In Iowa, Bradley won the endorsement of the Des Moines Register and the polls suggested he was closing in on the vice-president. But Gore trounced him by 19 points on caucus day, and the nomination contest was over as soon as it started.

Four years later Dean, a Vermont Democrat like Sanders, was riding another youthful wave of insurgent support, speaking truth to power and the party establishment. By December 2003, Dean had won Al Gores endorsement and was leading Kerry by 20 points in national polls. Newsweek (where I once worked) had sent to the printers a cover story of the Vermont governor as the Democratic frontrunner, complete with a grimacing portrait of the candidate in some kind of wrestlers stance.

Then Saddam Hussein was dramatically captured in a spider hole outside a farmhouse: the Newsweek presses were abruptly halted; and the political mood even among Democrats turned back towards foreign policy.

Dean came third in the Iowa caucuses, losing to Kerry by 20 points. The night of his loss, he tried to fire up the crowd one more time by rolling up his sleeves and yelping. The scream sounded as manic in person as it looked on camera.

After Paris and San Bernardino, Bernie Sanders is having his moment of Saddam-Hussein-in-a-spider-hole. The attacks have shifted the debate away from income inequality Sanders strong suit and back to world affairs. That shift threatens to leave Sanders behind.

Like Dean, Sanders discusses foreign policy in a vague and passionless style that is nothing like his regular rhetoric. In his Guardian interview, he said: We have to be smart and not just tough. And that means its not just destroying Isis, its making sure we do it in a way that leads to a better future and more stability in that region.

Well, yes: the destroying Isis part is 99% of the challenge. And the better, more stable future is of course completely dependent on that bit about destroying Isis.

Sanders also railed against unilateral American action, as if anyone serious is proposing an Iraq-style approach to Isis. Ted Cruz may want to carpet bomb the region, and Chris Christie may be happy to shoot down Russian fighter jets but Sanders isnt running against them just yet. Apart from taking a swipe at Clinton for her vote on the Iraq war, his opposition to unilateral action is little more than Democratic boilerplate.

The senator wants to see Muslim boots on the ground, like just about everyone else running for president. And he asserts the rest of the world can simply make that happen: I think the United States, UK, France, Germany, Russia have the power to make sure that there are Muslim boots on the ground.

If only that were true. Those powers are not even talking about the same kind of boots: Russia is very happy to see many Muslim boots on the ground, as long as they are all following Assads orders.

Bernie Sanders is, of course, not rallying crowds to his message about multilateral diplomacy. He is first and foremost talking about an economy that has squeezed the middle class for decades, and it is on that ground that he has tapped into something very real for a younger generation that grew up after 9/11 and began their careers in the midst of the Great Recession. The threat of terrorism destroyed their confidence in national security, just as the financial collapse destroyed their sense of economic security.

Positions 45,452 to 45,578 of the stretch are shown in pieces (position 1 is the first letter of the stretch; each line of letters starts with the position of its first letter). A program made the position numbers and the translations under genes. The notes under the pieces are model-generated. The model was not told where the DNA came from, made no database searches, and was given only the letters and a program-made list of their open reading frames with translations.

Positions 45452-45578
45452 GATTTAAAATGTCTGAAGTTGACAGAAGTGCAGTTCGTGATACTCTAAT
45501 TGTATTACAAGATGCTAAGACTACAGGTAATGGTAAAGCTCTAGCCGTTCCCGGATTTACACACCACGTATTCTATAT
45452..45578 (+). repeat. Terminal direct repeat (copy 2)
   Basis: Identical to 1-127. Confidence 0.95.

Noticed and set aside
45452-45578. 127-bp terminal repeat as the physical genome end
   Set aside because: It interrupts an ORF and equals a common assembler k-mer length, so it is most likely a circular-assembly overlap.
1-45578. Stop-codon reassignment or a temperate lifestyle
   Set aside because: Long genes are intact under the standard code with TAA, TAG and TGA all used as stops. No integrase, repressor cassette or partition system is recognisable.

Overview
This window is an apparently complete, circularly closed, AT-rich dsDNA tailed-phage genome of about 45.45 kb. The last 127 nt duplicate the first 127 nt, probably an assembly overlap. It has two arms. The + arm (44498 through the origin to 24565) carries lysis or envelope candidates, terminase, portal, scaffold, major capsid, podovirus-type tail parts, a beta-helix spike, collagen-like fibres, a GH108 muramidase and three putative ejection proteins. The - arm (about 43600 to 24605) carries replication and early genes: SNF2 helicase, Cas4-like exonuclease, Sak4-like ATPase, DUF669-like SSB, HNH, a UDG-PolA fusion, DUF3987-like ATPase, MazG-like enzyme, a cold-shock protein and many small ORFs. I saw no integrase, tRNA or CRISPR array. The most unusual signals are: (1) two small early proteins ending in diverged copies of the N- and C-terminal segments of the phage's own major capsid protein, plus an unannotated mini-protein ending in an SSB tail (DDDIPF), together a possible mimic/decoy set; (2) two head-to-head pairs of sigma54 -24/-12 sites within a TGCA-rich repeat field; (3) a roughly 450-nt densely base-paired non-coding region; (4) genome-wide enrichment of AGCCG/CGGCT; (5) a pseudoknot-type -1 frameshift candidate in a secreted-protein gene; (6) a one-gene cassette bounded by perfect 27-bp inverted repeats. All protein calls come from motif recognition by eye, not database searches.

I think we have shifted the debate, Sanders said.

Its very hard for any campaign to look around and see hundreds of thousands of enthusiastic people coming to our meetings, who are the future People are looking at that and thinking, My God, if we are worried about the future of the Democratic party, we had better start listening and paying attention to what Sanders supporters want.

But Sanders hasnt shifted the debate; like Labours Jeremy Corbyn in the UK, the debate has shifted to him. Young Democrats along with the rest of the middle class want an economic future that looks nothing like the last 15 years.

The good news for Clinton is that most of those Sanders supporters are happy with her as the partys nominee: 59% of them are fine with her winning the Democratic contest, according to a Monmouth University poll this week.

The 2016 election cycle is yet another election about change, but, this time, the prize will go to the candidate who can capture the desire for reform and progress while also reassuring voters they can navigate a dangerous world.

Eight years ago, Clinton ran under what sounded like a garbled slogan of Change-Plus-Experience. For Democrats disgusted with President Bush, it failed because they only wanted to hear about change.

In todays world of wage stagnation and terrorism threats, Change-Plus-Experience may still be a clunky phrase. But its a message that might just fit the mood of a grumpy and nervy electorate.

Read more: http://www.theguardian.com/commentisfree/2015/dec/18/bernie-sanders-not-the-threat-to-hillary-clinton-2016-presidential-election